The decision to accept a request for a Fellowship will be based on an analysis of the proposed Fellowship characteristics, the capacity of the relevant department(s) of the European Parliament, geographical balance and budget availability. The proposed Fellows should have significant experience in their home parliaments and appropriate language skills. The main working languages of the programme are currently English, French and Spanish.
Once having received the letter, the Office for Promotion of Parliamentary Democracy will stay in close contact with the requesting parliament in order to establish a common view on the activities and timetable of the Fellowship and to formulate a Memorandum of Understanding to be signed by both parties for the Programme to take effect.
In addition to more comprehensive forms of cooperation, the Office for Promotion of Parliamentary Democracy (OPPD) hosts specific thematic study visits for parliaments of the New and Emerging Democracies (NED). These visits are meant to increase knowledge of the target groups about the European Parliament and in particular the specific subject addressed by the mission. It also provides an opportunity for assessing possibilities and interest for further cooperation. The visits can serve as a first step in establishing a long-term support programme.
Examples of this activity are the visit of the Parliament of Chile to study committee work and support systems to Members of the European Parliament in October 2008, and the visit of leaders of the political groups of the Parliament of Kyrgyzstan in November 2008 focusing on work of the political groups and political administration in the European Parliament. The visits established contacts with Members of the European Parliament as well as staff of the political group secretariats and the European Parliament's General-Secretariat and facilitated the exchange of information and experiences between the participating parliaments.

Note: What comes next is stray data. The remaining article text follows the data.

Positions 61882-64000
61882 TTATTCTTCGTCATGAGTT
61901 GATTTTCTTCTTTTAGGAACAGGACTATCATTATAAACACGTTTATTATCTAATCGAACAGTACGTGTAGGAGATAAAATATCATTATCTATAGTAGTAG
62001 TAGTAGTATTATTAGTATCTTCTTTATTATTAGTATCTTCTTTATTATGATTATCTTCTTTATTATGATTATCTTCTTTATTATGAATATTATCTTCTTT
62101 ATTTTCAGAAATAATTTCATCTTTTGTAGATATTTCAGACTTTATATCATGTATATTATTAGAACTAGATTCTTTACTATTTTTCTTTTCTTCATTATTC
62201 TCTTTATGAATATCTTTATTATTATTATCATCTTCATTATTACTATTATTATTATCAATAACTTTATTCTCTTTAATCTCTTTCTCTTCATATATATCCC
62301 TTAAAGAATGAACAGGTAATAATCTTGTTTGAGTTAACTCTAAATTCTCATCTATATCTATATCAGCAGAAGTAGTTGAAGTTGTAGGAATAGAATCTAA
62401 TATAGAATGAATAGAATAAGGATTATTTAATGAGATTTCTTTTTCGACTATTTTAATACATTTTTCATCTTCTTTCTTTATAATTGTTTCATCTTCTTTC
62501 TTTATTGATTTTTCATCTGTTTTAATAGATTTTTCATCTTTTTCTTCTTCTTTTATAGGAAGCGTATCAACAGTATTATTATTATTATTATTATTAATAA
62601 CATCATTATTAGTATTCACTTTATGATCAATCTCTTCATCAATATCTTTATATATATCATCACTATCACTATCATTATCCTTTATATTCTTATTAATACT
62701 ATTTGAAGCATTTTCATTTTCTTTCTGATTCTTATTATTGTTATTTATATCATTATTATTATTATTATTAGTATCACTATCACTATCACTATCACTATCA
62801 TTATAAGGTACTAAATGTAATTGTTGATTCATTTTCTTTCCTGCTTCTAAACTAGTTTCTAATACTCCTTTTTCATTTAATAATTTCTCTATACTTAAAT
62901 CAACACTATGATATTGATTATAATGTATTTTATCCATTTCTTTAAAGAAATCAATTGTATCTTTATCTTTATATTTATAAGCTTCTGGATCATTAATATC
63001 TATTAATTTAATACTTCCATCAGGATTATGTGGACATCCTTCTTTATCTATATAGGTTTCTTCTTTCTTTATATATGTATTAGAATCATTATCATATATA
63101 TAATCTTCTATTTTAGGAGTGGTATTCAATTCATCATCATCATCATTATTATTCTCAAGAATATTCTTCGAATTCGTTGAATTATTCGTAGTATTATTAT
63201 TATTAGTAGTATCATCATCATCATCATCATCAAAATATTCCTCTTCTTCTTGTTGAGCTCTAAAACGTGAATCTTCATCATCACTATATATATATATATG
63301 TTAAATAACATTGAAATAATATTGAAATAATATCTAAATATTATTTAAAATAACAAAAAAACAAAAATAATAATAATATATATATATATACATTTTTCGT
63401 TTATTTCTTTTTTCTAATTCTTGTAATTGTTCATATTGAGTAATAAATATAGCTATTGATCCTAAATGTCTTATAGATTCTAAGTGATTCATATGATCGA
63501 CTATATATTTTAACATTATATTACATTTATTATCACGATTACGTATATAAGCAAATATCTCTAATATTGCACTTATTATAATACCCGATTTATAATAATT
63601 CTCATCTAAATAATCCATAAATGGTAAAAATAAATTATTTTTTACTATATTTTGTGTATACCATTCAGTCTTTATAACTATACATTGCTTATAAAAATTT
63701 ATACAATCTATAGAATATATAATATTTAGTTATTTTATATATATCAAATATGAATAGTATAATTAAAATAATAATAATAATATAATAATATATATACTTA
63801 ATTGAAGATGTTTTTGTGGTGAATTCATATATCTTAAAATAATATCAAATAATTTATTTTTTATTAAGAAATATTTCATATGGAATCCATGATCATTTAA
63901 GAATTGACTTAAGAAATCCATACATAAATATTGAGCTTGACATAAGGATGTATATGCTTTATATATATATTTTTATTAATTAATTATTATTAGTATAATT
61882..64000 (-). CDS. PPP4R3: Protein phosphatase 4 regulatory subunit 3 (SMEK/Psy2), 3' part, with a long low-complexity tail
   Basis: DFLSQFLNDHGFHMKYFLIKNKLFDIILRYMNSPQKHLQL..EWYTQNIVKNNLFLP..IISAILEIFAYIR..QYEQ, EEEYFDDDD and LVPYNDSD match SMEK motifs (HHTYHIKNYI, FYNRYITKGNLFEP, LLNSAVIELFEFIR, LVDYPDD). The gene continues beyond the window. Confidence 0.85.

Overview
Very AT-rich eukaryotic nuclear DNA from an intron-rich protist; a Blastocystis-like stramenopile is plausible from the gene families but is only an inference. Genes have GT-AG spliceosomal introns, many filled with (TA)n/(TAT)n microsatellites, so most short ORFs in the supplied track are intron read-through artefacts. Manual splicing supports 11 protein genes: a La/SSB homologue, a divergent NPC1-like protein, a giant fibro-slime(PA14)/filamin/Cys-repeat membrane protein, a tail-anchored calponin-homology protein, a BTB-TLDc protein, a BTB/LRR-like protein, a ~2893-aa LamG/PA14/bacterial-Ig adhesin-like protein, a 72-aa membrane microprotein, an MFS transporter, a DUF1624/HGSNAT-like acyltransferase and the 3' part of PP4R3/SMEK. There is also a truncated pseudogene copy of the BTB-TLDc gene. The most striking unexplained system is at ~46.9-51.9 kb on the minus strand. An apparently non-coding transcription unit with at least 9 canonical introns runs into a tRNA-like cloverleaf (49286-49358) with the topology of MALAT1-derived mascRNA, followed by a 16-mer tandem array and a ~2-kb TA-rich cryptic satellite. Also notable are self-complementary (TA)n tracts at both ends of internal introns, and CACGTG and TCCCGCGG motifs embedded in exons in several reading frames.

The Office for Promotion of Parliamentary Democracy (OPPD) aims at establishing continuing dialogue and partnership with NED parliaments worldwide. It facilitates the sharing of experiences and best practices of parliamentary methods and applications and will foster research and study of these practices. In order to facilitate the dissemination of research on the promotion of parliamentary democracy, the studies commissioned by the OPPD will be listed here, followed by a collection of links to other organisations and stakeholders in the general field.
2013 International Day of Democracy